Geoffrey Stetson (04/28/04)
This last class was very interesting just in the way it was taught. We had a TA running the “base camp”, while the professor teleconferenced from the south of France, with the class and an Apollo astronaut at NASA. I wonder who is paying the phone bill. But it was a real treat to talk with John Young. It was also impressive to see the dedication of our teacher. If I were in his shoes, I would have been kicking it with a bottle of Wicks Witte.
But I learned a lot from John Young. What surprised me the most were his apocalyptic views for the future. When you think of astronauts, you think of calm, cool, collected individuals, who can deal with anything. Their opinion of the future would probably be, a “we can take care of it” attitude. We will take the necessary steps to ensure things go smoothly. John Young was not like that. He felt that humans are doomed unless we do something soon. His time frame for a catastrophic event was 100 years, and his time frame for humans depleting most of our resources was only 50 years. He is a very strong advocate for colonizing the moon and Mars. I think his idea of spreading out the human race is a pertinent concept. It would give us greater range, and make it harder to kill all of us in one fell swoop. The two examples of possible mass deaths he gave: the earth colliding with an asteroid, or the earth being covered in dust by a super volcano, of which there are 3 in the united states. Neither of these options sounds too enticing. Colonization would also provide more resources. But how many resources can there be on the moon and mars. At least the ones we use now. It seems like most of the things we use are organic, or once were organic, such as oil.
I feel John Young has a rather cynical view for the future of our race. He said that there is a 1/455 chance of humans getting completely wiped out in the next 100 years. I find that hard to believe. He definitely seems to be a very intelligent man and I'm sure he has a lot of information that I don't. I just don't see humans dying out in the next hundred years. I don't know who said it, but we should work on populating places like the Gobi desert before we go traipsing off to outer space. We should also try some underwater living. Make our own, self contained, little Atlantis. See how these projects work out before putting up for sale signs next to Olympus Mons. “For Sale. Great View”.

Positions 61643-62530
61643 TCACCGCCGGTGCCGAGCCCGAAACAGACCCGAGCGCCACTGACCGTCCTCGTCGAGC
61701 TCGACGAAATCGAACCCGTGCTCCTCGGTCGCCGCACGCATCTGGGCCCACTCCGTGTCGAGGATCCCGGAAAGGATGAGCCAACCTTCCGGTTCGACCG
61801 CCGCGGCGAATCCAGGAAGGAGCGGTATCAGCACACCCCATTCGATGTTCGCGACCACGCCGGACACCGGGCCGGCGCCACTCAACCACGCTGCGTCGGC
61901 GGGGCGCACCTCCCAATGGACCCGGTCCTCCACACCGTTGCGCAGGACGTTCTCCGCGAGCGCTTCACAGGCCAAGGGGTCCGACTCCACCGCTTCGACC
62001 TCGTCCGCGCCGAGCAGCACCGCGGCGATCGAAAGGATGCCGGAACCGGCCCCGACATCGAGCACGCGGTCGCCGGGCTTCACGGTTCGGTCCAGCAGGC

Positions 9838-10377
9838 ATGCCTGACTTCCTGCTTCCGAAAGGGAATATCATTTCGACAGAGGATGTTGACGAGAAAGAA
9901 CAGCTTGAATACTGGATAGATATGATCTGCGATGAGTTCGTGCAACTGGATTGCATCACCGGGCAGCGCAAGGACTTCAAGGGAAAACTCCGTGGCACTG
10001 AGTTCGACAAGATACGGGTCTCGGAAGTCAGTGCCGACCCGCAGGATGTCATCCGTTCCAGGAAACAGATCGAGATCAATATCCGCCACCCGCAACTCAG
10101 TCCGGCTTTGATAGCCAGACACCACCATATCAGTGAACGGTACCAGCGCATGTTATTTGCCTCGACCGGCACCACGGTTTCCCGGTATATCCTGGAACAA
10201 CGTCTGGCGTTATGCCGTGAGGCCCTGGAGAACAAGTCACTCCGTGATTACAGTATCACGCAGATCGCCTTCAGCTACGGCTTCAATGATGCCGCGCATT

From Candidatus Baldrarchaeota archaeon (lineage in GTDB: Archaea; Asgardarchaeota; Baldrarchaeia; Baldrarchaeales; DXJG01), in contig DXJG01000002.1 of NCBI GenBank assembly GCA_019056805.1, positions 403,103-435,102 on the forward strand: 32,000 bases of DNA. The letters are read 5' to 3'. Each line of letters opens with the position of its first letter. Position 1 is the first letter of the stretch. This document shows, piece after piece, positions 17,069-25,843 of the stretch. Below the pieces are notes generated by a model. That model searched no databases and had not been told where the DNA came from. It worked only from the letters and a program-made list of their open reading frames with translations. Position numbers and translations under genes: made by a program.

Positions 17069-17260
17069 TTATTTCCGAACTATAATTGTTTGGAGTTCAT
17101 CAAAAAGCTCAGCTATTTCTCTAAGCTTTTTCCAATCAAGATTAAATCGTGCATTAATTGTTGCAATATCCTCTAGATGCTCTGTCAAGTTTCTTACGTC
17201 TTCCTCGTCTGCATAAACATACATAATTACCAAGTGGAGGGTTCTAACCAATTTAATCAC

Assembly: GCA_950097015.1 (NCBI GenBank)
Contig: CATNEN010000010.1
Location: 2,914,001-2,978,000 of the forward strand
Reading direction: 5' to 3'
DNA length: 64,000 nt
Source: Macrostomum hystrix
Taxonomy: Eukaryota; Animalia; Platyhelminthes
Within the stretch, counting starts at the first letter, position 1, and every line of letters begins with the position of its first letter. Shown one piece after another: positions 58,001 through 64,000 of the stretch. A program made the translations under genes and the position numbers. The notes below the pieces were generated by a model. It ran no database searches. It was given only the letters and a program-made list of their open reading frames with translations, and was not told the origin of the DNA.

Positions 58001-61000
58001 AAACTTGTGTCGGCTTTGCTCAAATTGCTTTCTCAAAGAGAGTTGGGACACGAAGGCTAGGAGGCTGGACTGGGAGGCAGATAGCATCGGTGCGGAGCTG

But the exploration should carry on. Humans need to gather more information so we can formulate plans for the future. John Young's ideas about the mission itself were very different than any I had heard so far. He said that on the trip to Mars, there would be no precursor mission. If we are going out there, we are landing. This makes perfect sense though. If we are sending humans on a 2 year mission, we have got to make it worth it. Also, along those same lines, astronauts would not stay on the surface for just a few days or weeks. Young suggested 100 days. He said, “you can't get anything done in 30 days”. I'll take his word for it. But this provides a new problem that was never mentioned. If the surface mission lasted 100 days, then we probably could not have a man or crew orbiting the planet. What would they do for 100 years while the rest of the crew was on the surface. It would not work so well.
Lastly, I was very interested to know the number of problems that John Young had on his own missions. On one he said he had either 99 or 100 problems on one mission alone. This just shows the ingenuity and quick thinking possessed by the people in the space program. A mission had 100 problems and it still went according to plan. I find that at least mildly impressive.